The New Delta?

B

B.O.B.

Guest
Could Delta and Northwest merge?

By Marilyn Adams, USA TODAY

Delta Air Lines (DAL) and Northwest Airlines (NWAC) entered bankruptcy court together this week, and few will be surprised if they emerge together — as a single combined carrier.

The twin Chapter 11 bankruptcy filings Wednesday night, almost simultaneous and in the same New York courthouse, are leading many industry experts to believe the carriers may be exploring a merger within bankruptcy protection.

"I wouldn't be at all surprised," Benchmark analyst Helane Becker said Thursday. "In the past, these two airlines have talked and they have very little route overlap."

JPMorgan Chase analyst Jamie Baker said his firm "already has coined the term 'Delta Orient,' " a play on Northwest's former brand name, Northwest Orient.

Atlanta-based Delta is concentrated in the East and launches more daily flights across the Atlantic than any other carrier. Eagan, Minn.-based Northwest is concentrated in the Midwest and has a strong route structure in Asia.

The minimal route overlap is considered an advantage with federal regulators.

Airlines proposing a major merger would have to convince government regulators that the combination would not significantly reduce competition, or that one or both of the airlines would fail without the merger.

Northwest declined comment when asked about a merger with Delta.

In a conference call Wednesday, Northwest CEO Doug Steenland said the timing and location of the filings was coincidental. He added he has long believed consolidation among airlines is likely.

Delta spokeswoman Chris Kelly said Delta "expects there will be more consolidation in the industry. Right now, Delta is focused on its own restructuring efforts."

The twin filings, outrageously high fuel prices and declining hope for financial relief from the government could spark a round of merger talks as the remaining big troubled airlines scramble for partners.

A judge today is expected to approve a merger between US Airways and America West Airlines.

Five big potential partners remain: United Airlines, Delta and Northwest, all of which are now in bankruptcy protection, as well as American Airlines and Continental Airlines.

A merger of No. 3 Delta and No. 4 Northwest would propel the combined airline to the front of the industry pack.

It would pass American and United and become the biggest airline in terms of revenue passenger miles, according to an analysis by Back Aviation Solutions.
 

JFK777

Veteran
Aug 20, 2002
694
0
Delta & NW would make an excellent merger. With Hubs at CDG & AMS in Europe and Tokyo no other airline would have such hubs abroad. In the USA DTW, MSP, ATL and Salt Lake would give Delta NW hubs across the land. The fleets could be a problem but then Asia flying and European flying are two different animals.

NW's 747 fleet works well in Asia for obvious reasons, Delta's 767-30ER(about 60) work well flying to Europe and don't forget Argentina, Chile & Brazil. Both have 757 with P&W engines. The mismatch is in the short haul, DC-9 & A320 are the NW's core vs. Delta's MD-88 and 737's. Given the price of Fuel and their age NW's DC-9 are gone. Given the number of A320, MD-88 and 737 this combined monster would have, most of these airplanes would serve the rest of their lives with Delta NW. NW A330 provide an interesting bridge: Though purchased primarily for DTW to Europe, NW uses them from the west coast to Japan as well. A330 could be sold but what replaces them? Delta's 777 are great but with only 7 the fleet is too small. NW's 787 order with more 777 should be the core of the Asian, Pacific & Deep Latin American fleet.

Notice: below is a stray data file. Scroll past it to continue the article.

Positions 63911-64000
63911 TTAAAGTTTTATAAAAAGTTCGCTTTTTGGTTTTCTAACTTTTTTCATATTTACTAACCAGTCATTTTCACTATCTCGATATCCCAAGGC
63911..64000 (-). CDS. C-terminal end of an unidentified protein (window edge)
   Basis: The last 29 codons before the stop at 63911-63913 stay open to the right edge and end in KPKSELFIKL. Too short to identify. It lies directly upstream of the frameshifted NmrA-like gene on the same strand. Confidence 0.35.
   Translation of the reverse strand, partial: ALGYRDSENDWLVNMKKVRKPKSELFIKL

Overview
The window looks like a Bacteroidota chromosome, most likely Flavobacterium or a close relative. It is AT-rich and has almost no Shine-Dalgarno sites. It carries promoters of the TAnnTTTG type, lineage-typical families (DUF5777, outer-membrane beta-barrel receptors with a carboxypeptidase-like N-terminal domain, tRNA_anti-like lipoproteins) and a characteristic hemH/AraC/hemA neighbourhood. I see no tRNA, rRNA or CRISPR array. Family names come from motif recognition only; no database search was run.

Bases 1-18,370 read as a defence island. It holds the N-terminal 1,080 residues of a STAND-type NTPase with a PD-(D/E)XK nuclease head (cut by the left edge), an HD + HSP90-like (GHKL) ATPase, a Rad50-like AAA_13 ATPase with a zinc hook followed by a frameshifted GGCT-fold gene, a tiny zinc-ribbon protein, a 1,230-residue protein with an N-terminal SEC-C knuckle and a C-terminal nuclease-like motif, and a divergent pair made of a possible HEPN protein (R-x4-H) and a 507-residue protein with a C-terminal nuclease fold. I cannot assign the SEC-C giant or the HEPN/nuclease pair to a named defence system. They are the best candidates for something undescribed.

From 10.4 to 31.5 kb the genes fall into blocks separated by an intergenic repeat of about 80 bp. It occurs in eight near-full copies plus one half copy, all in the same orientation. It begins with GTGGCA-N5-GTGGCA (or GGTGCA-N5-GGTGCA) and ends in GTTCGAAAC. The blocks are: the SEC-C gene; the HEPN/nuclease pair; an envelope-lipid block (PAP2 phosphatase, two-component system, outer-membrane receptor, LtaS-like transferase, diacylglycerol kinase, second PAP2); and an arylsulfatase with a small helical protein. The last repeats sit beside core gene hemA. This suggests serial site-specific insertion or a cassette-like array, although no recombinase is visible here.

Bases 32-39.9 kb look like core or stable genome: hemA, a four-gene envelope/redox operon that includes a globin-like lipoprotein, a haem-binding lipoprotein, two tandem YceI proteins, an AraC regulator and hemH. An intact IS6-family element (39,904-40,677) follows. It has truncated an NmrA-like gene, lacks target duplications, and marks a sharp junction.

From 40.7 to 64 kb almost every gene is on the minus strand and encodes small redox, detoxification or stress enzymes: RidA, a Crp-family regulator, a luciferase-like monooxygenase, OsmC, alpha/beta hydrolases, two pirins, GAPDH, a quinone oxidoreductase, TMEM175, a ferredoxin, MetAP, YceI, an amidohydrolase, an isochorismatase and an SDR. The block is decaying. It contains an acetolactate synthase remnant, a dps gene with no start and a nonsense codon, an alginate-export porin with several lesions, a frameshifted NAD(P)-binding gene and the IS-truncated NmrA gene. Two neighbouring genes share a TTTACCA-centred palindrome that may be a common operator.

TheDog2004

Senior
Mar 26, 2004
267
0
There are issues with a Delta-Northwest merger other than fleet commonality (nevermind Delta pilots LOATHE Airbus). The corporate cultures are completely different. A merger would be difficult in so many ways that I'm wondering if people look at anything other than route networks when considereing it.

While not as good as they used to be, Delta's management employee relations are far better than the poisonous environment that now exists at Northwest. Northwest's cynical dealings with AMFA - where they clearly were out to flush the union IMHO - really should worry anyone.

It's oil and water. Yeah, the route network is pretty, but the rest of the beast would be very ugly.
 

FrugalFlyerv2.0

Veteran
Oct 29, 2003
2,930
3,414
TheDog2004 said:
There are issues with a Delta-Northwest merger other than fleet commonality (nevermind Delta pilots LOATHE Airbus). The corporate cultures are completely different. A merger would be difficult in so many ways that I'm wondering if people look at anything other than route networks when considereing it.

It's oil and water. Yeah, the route network is pretty, but the rest of the beast would be very ugly.
[post="302092"][/post]​

Could not a situation similar to AF-KL not work with DL-NW?
So far the KL-AF arrangement seems to be working well - or is it not?
 

WorldTraveler

Corn Field
Dec 5, 2003
21,710
10,721
AF bought KLM w/ a 5-8 year phase out of KLM's routes and identity (not sure of the exact time). DL and NW would not engage in such phase out commitments because there are no nationalistic issues involved and it probably doesn't make economic sense anyway. Make no mistake, though, KL is owned by AF and will not be a separate carrier in very many years.
 

Latest posts